I had the honor of visiting Trinidad over 4 years ago, on the last voyage of the ‘Federal Maple’ the postal vessel that traversed the Caribbean. I found all the people from all the islands especially Trinidad and Tobago very friendly and accommodating, but that was 40 years ago! From all the stories have read about the treatment of Jamaicans in our so-called ‘sister countries’, if this real which I suspect it is, the matter is downright reprehensible and unlawful. Our respective foriegn ministers must move quickly and expeditiously to make sure this does not happen again.
Francis continued by reminding that Jamaica has not always be in favor of unity:
The question is: Do we have the moral high ground from any of these vantage points? Are we doing it lawfully? It sems to me that whereas some carribbean nations are are keen about a coomon market and common heritage others have or are willing to turn their backs on us! Is this history repeating itself, remember the referandum in Jamaica, ‘Federation yes, Federation No?’ Do you remember who won? This act though is a low blow and I did not expect this, I have a lot of friends and relatives in Trinidad! They will have to turn me back!!!

Jamaican blog Veritas wrote that the calls to boycott Trinidadian products were misguided  [20]and showed a lack of understanding:

Let us not forget that CARICOM is not a federal state, you are not entitled to anything outside of Jamaica. Our sense of entitlement is appalling. You are a foreigner when you land at a port in Trinidad and Tobago. In my opinion, the ‘CARICOM passport’ functions like any other visa. As far as I understand visas, they authorize you to land at the port; admittance has to be a discretionary matter. It simply has to be. I am defending the right of Trinidad to refuse any person it deems ineligible because I reserve the very same right for Jamaica. 

He also added that Jamaican pride may be a big cause for the controversy:

Trinidad’s exercise of its sovereign authority hurt that pride and so we are now reacting. If we are honest with ourselves, we have always harboured the unhealthy sentiment that Jamaica is the best of the Caribbean, a capital of sorts, and therefore we have behaved accordingly entitled.  That is the source of our pride. Many of us are incredulous because we deem Trinidad a ‘spec in the sea’ and ‘two likkle fi even be a country’, an ‘insignificant’ country should never seek to disrespect Jamaica, right?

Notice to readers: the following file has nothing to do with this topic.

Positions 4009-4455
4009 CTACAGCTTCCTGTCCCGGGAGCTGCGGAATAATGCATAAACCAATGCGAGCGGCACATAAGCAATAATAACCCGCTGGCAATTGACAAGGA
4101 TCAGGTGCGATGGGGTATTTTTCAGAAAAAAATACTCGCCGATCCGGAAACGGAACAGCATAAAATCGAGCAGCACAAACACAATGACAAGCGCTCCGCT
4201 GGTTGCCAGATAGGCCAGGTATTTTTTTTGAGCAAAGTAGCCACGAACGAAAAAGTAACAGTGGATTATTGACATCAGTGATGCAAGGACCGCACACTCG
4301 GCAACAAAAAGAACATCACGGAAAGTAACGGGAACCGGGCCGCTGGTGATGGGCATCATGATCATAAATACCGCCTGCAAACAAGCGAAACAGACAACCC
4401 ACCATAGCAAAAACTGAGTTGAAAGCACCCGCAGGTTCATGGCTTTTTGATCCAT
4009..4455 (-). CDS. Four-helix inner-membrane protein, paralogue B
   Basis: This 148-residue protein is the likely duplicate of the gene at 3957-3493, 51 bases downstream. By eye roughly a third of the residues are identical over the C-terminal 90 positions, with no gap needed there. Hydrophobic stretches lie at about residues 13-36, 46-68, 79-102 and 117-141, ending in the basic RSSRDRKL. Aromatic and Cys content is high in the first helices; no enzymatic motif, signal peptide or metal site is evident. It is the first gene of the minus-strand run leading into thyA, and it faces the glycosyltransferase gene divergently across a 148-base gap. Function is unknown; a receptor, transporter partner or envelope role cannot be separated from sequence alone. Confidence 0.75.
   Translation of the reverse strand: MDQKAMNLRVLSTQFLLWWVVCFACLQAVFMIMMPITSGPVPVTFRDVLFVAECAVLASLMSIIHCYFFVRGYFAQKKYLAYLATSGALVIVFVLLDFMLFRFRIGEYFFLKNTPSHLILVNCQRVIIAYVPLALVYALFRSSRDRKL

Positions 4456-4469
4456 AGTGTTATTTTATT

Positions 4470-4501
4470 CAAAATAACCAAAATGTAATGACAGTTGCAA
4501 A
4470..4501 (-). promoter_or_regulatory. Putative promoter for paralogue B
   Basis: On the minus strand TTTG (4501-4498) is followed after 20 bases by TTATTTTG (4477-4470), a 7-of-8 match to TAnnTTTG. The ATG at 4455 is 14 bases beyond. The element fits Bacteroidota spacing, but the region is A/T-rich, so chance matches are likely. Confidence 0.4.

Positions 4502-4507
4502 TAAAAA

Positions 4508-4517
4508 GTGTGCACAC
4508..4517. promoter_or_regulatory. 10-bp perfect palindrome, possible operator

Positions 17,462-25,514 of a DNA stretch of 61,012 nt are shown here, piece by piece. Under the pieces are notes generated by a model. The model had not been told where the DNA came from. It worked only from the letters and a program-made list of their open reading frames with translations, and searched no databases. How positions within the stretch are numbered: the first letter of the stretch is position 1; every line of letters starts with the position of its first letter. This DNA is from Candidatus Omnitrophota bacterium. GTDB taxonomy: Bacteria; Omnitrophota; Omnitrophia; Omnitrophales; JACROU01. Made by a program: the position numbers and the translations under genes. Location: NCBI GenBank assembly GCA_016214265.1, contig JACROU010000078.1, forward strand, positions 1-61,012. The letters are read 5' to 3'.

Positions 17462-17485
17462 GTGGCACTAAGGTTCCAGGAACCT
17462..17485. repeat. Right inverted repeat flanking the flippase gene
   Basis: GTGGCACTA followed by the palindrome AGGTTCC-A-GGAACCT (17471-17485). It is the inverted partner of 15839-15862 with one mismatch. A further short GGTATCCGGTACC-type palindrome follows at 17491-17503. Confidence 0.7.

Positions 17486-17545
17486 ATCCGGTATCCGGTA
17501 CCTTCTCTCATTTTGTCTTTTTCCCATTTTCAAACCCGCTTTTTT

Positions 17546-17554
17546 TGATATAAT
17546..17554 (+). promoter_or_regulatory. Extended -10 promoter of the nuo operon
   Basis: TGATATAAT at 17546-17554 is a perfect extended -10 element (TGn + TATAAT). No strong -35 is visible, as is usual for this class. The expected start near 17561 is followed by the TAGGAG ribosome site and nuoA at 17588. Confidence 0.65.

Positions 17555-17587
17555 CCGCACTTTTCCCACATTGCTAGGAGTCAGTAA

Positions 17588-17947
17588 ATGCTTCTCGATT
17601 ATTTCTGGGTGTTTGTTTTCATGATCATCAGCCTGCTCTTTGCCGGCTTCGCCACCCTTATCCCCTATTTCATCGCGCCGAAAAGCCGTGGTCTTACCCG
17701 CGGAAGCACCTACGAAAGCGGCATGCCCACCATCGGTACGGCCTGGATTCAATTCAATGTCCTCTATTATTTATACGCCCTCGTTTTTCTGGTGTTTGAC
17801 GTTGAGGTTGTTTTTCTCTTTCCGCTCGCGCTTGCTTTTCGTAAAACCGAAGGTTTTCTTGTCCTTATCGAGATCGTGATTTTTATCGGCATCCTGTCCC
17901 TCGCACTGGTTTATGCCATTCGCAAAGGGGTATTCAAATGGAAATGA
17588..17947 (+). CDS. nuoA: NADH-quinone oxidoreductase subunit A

Carlton Stewart did not support the boycott either [21]:

I do not agree with a boycott of TRINIDAD AND OR BARBADOS products or services. Within the REVISED TREATY OF CHAGUARAMAS ..there are facilities to deal with issues of this nature. When we engage in a boycott we will be hurting our fellow brothers and sisters within these territories who are really not responsible for the actions of their Government or Government Departments. THE HEADS of our CARICOM COMMUNITY , they are responsible, but they move like molasses in winter on important matters. They must see us in their faces when they leave their homes demonstrating for action. It is lack of action on the part of THE HEADS. If we respond with boycotts then where will it stop, it is the HEADS, who are responsible and must be strongly urged to move using the facilities within the agreements that set up CARICOM. Christ told his disciples that they should forgive their neighbors seventy times seven, we don't even gone five times yet and we ready to throw away the baby with the bath water. CALL UPON THE HEADS TO STOP SLEEPING ON THE JOB AND DO THE WORK THEY ARE BEING PAID TO DO.

Reaction to the proposed boycott on Twitter was mixed, with many enthusiastic about the effort…

…and others feeling that it was futile, given how how much Jamaica depended on Trinidadian imports:

The images used in this post, all part of the Jamaican boycott drive, are by Kesreen Green Dillon.